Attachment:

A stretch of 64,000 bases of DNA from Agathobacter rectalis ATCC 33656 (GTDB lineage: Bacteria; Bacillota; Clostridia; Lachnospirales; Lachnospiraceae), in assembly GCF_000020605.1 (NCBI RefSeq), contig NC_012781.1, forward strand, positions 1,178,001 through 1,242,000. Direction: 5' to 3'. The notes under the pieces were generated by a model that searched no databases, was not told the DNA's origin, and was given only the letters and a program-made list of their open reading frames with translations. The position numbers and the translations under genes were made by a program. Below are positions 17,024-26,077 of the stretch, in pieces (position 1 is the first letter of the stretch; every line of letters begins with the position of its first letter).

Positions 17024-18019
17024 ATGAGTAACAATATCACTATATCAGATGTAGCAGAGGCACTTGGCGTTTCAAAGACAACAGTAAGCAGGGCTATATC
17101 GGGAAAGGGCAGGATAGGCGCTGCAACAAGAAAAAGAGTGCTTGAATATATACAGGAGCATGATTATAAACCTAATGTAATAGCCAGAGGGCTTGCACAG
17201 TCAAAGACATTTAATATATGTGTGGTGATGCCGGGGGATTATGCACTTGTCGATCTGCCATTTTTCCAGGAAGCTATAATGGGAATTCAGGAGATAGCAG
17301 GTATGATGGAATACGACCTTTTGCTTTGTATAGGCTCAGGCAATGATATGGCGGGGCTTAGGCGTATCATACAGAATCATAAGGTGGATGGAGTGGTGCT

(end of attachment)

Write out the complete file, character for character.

A stretch of 64,000 bases of DNA from Agathobacter rectalis ATCC 33656 (GTDB lineage: Bacteria; Bacillota; Clostridia; Lachnospirales; Lachnospiraceae), in assembly GCF_000020605.1 (NCBI RefSeq), contig NC_012781.1, forward strand, positions 1,178,001 through 1,242,000. Direction: 5' to 3'. The notes under the pieces were generated by a model that searched no databases, was not told the DNA's origin, and was given only the letters and a program-made list of their open reading frames with translations. The position numbers and the translations under genes were made by a program. Below are positions 17,024-26,077 of the stretch, in pieces (position 1 is the first letter of the stretch; every line of letters begins with the position of its first letter).

Positions 17024-18019
17024 ATGAGTAACAATATCACTATATCAGATGTAGCAGAGGCACTTGGCGTTTCAAAGACAACAGTAAGCAGGGCTATATC
17101 GGGAAAGGGCAGGATAGGCGCTGCAACAAGAAAAAGAGTGCTTGAATATATACAGGAGCATGATTATAAACCTAATGTAATAGCCAGAGGGCTTGCACAG
17201 TCAAAGACATTTAATATATGTGTGGTGATGCCGGGGGATTATGCACTTGTCGATCTGCCATTTTTCCAGGAAGCTATAATGGGAATTCAGGAGATAGCAG
17301 GTATGATGGAATACGACCTTTTGCTTTGTATAGGCTCAGGCAATGATATGGCGGGGCTTAGGCGTATCATACAGAATCATAAGGTGGATGGAGTGGTGCT